An Arkansas jury has acquitted a school employee for failure to reports his brother’s sexual abuse of various children. The brother pled guilty to abusing numerous children, including two relatives. According to an affidavit that the police filed, the mandated reporter admitted during the police interview that another relative had told him about the assaults against family members, but he had not reported it.
At trial, according to defense counsel, the jury heard the actual tape of the police interview. In it, the mandated reporter said that his relative told him about the assaults, but he didn’t believe her because she continued to send her child to visit with the perpetrator. Jurors apparently decided those facts didn’t meet the Arkansas standard of “reasonable cause to suspect” abuse.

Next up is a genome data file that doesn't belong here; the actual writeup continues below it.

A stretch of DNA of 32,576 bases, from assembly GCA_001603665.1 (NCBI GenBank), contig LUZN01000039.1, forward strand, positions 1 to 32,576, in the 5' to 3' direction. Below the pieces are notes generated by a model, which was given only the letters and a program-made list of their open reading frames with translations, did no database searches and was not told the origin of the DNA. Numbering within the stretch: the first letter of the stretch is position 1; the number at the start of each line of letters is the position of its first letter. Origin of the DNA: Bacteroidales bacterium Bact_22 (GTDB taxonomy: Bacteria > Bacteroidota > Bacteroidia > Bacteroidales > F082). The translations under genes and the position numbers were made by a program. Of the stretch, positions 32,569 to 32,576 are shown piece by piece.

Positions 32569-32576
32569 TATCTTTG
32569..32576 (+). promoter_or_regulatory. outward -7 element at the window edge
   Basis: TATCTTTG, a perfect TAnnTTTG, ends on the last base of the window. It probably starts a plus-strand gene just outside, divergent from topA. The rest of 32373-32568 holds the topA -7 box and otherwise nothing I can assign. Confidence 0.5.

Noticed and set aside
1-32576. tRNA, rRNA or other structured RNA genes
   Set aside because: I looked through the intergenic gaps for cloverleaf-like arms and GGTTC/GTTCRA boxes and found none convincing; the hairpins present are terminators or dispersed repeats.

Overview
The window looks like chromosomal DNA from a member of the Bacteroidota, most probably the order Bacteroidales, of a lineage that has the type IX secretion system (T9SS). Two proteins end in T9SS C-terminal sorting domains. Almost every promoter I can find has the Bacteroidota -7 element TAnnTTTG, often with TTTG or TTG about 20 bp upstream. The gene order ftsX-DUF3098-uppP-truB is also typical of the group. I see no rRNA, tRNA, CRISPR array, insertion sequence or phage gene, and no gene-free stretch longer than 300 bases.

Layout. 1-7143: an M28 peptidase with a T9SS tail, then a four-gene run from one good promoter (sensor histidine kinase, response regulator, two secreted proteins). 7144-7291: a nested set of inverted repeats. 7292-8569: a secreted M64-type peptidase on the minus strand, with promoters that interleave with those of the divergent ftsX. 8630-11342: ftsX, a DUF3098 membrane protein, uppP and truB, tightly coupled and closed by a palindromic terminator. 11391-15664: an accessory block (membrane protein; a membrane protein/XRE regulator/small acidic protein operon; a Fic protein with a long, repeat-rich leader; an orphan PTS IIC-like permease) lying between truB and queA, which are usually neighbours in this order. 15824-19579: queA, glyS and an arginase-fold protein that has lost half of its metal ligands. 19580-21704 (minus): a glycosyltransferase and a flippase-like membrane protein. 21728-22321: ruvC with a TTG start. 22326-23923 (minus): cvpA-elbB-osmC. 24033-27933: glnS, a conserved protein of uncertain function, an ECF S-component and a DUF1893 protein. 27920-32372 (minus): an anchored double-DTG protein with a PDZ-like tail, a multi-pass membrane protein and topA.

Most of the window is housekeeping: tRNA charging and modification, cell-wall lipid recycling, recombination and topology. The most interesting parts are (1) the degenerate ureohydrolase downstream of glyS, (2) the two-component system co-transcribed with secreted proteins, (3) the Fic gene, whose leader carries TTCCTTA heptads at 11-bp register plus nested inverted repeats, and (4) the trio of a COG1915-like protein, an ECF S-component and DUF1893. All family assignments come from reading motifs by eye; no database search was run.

This prosecution, even though it ended in acquittal, should be a warning to other mandated reporters. This defendant had to endure a nerve-wracking and certainly expensive criminal trial. Until his acquittal, he likely was unable to work in any job in education or with any youth organization. In many states, he might be placed on the child abuse registry regardless of the outcome of the criminal proceedings.
The lesson here is that whenever you hear a clear accusation of abuse, do not make any decisions about credibility. No matter what you suspect about the truth of the allegations, simply hearing them obligates you to make a report. Otherwise, you could be facing charges and trying to find a job in another field while you hope for an acquittal.